City Auditor Charles Brown’s annual reports on fraud and waste are always a refreshingly candid peek behind the curtain at the City of Hamilton’s various departments and this year’s is no exception.
Robbing Peter to Pay Paul
One of the worst-kept secrets around works projects and one of the most prevalent issues is the practice of charging costs of projects that are running over budget to projects that have come in under budget, Wrote Brown “ budgeted funds from completed projects with unspent/surplus balances were used to pay for two unrelated contracts at different locations where there was no budget remaining. The appropriation to move funds between these projects was not approved, contravening the Capital Projects’ Budget Appropriation and Work-in-Progress Transfer Policy.” The Bay Observer wrote about this in connection with the Hamilton Waterfront Trust. In one instance we reported costs were added to a project to inflate its final price tag in order to increase the amount of subsidy coming from the province in a cost-sharing formula.
Another issue that keeps popping up in these reports is the practice of paying contractors even though no invoice has been submitted. This could suggest a need for staff and the contractor to put their heads together before the final bill is submitted.
But nobody got hurt…
Then there were the usual types of petty larceny—a city employee arranging for work to be done to curbs and sidewalk in front of their house. This was stopped when somebody on the crew put a halt to the work and complained to the auditor.
Two employees were fired for “improper usage of parking passes,” another was caught using information in a city database to support an outside business they were operating. Another employee was approving invoices for a vendor for whom the city employee’s spouse was working.
Improving their short game
Golf plays an inordinate role in these reports. The report reads, “a City Councillor received a report from a citizen that alleged that two City of Hamilton employees were out golfing, during business hours, with a City vendor who was in the process of submitting a proposal for a live, competitive City of Hamilton procurement (Request for Proposal, RFP) that was worth about $2M in services over 3 years. The Reporter also alleged that there was additional and substantial socializing between various City of Hamilton staff and this vendor. They had concerns that this “coziness” could influence the City’s procurement processes.”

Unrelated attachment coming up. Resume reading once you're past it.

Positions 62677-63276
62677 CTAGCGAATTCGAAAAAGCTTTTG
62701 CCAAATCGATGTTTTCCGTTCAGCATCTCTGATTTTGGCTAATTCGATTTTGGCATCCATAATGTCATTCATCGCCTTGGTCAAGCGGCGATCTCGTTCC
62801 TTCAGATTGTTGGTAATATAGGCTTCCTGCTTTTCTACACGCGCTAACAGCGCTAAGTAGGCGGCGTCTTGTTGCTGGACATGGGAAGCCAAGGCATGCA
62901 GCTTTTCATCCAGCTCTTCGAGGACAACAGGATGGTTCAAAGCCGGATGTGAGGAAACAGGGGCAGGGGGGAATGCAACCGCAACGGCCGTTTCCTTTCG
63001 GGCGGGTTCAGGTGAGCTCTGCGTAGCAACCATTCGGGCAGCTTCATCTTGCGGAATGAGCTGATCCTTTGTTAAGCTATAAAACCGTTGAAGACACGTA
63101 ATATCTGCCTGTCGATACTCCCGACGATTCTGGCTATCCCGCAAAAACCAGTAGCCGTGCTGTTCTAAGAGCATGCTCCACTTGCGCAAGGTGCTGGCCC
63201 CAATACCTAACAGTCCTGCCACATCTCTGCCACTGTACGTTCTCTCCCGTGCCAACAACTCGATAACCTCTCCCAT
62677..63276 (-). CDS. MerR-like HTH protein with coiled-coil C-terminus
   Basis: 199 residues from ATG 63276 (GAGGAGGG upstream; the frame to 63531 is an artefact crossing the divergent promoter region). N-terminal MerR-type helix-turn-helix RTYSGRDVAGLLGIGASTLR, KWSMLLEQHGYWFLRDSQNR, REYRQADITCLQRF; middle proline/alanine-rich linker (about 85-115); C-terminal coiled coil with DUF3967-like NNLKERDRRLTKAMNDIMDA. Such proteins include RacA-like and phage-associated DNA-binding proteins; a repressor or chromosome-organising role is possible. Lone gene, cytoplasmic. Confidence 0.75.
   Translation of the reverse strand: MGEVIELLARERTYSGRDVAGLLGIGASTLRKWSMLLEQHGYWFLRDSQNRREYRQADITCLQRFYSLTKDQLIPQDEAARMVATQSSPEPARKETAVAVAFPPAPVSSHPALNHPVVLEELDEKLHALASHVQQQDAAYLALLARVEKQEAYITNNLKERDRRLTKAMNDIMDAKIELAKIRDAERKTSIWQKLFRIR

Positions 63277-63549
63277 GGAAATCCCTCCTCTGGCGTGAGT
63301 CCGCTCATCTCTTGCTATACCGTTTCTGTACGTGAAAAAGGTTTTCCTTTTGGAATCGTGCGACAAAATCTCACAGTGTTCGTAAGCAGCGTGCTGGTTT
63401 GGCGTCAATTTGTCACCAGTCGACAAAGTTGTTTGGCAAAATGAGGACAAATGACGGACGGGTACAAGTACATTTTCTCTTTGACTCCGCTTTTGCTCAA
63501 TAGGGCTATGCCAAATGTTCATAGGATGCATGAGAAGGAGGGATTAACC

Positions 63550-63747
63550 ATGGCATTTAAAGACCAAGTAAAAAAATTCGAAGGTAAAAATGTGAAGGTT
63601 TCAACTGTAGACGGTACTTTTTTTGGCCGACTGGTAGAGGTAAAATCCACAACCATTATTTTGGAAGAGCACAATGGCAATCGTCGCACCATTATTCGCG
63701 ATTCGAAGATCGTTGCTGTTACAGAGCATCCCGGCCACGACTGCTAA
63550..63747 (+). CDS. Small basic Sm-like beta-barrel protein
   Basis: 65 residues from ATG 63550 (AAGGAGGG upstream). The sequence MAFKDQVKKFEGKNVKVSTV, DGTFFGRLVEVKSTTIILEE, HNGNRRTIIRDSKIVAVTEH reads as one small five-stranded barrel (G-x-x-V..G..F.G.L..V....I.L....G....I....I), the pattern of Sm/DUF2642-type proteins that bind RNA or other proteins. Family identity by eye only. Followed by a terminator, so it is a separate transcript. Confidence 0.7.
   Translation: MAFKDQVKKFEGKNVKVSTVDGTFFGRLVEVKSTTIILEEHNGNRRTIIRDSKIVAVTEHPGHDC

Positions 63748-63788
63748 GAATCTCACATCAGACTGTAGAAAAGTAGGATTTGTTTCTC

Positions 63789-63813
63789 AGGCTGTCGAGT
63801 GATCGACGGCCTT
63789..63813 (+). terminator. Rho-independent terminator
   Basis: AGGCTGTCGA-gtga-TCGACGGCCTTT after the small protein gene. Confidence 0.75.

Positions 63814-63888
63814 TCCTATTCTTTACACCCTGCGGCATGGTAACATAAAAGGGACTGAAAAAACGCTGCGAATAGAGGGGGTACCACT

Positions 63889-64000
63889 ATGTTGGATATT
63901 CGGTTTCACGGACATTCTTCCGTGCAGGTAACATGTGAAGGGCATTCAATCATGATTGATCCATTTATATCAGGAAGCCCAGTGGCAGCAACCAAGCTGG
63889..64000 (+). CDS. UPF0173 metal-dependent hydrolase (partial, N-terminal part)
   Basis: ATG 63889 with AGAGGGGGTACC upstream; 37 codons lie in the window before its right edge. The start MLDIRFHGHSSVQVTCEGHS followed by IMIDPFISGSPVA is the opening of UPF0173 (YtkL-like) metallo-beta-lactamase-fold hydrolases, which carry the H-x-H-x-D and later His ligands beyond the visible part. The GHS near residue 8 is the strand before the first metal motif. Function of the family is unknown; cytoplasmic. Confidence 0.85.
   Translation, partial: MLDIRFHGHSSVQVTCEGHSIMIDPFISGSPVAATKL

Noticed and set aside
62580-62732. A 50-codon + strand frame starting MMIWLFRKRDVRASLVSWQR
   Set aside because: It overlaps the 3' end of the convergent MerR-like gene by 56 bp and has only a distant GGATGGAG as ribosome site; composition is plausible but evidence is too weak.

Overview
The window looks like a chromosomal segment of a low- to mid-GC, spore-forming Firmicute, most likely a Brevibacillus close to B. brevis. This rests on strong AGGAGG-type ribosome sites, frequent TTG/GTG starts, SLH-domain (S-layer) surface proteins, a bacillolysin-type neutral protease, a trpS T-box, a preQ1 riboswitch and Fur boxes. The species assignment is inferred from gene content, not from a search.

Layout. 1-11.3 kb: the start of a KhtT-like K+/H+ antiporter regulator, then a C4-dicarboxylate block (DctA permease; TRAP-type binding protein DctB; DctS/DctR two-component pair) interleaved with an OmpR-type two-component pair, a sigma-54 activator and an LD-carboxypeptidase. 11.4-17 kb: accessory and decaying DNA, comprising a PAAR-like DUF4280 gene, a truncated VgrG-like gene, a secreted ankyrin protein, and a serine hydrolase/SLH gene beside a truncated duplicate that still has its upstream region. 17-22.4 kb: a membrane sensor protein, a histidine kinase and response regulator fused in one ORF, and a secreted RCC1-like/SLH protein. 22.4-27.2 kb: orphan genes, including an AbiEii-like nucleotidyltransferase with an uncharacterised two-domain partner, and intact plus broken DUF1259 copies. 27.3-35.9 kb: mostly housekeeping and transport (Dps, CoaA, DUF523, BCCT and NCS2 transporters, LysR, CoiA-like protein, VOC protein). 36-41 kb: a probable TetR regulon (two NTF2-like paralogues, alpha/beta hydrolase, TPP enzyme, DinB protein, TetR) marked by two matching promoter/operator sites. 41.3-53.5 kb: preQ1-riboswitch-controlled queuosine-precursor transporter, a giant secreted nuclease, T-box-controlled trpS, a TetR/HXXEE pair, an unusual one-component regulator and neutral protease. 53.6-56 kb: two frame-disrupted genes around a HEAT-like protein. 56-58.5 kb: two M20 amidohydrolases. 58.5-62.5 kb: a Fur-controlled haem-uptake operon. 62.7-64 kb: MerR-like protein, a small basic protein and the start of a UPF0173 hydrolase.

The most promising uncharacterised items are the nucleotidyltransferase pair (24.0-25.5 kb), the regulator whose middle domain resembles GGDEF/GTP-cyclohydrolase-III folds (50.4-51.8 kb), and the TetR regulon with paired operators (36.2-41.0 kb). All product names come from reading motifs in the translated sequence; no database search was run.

The auditors investigated and found out there were a whole lot more city employees golfing, socializing, accepting free booze and other gifts from city vendors, not to mention the time theft aspect of golfing during working hours.
“On top this,” the report continued, “one of these three employees wrote a reference letter for the firm they were found to be golfing with, to support their RFP submission, and subsequently participated in the evaluation of that firm as part of their duties as a member of the RFP evaluation committee, the committee that chose the successful vendor.” A neat closing of the loop.
Another employee was found to have gone on five international trips with vendors in recent years, including one where they were supposedly a representative of the City of Hamilton, while failing to obtain authorization to attend on City business, and did not inform any of their superiors because they took vacation time for the trip. That same employee unilaterally increased the rates paid to one of these vendors which ended up costing the City substantial additional fees. The employee also hired and paid the executive of a vendor to provide advice on contract terms and specifications for the very RFP the vendor would be bidding on.
Brown says the Waterdown Gardens investigation on allegations that thousands of loads of contaminated soil taken from City sites were illegally deposited on its lands and that this illegal dumping was facilitated by two City employees, is just about finished and will be reported in December.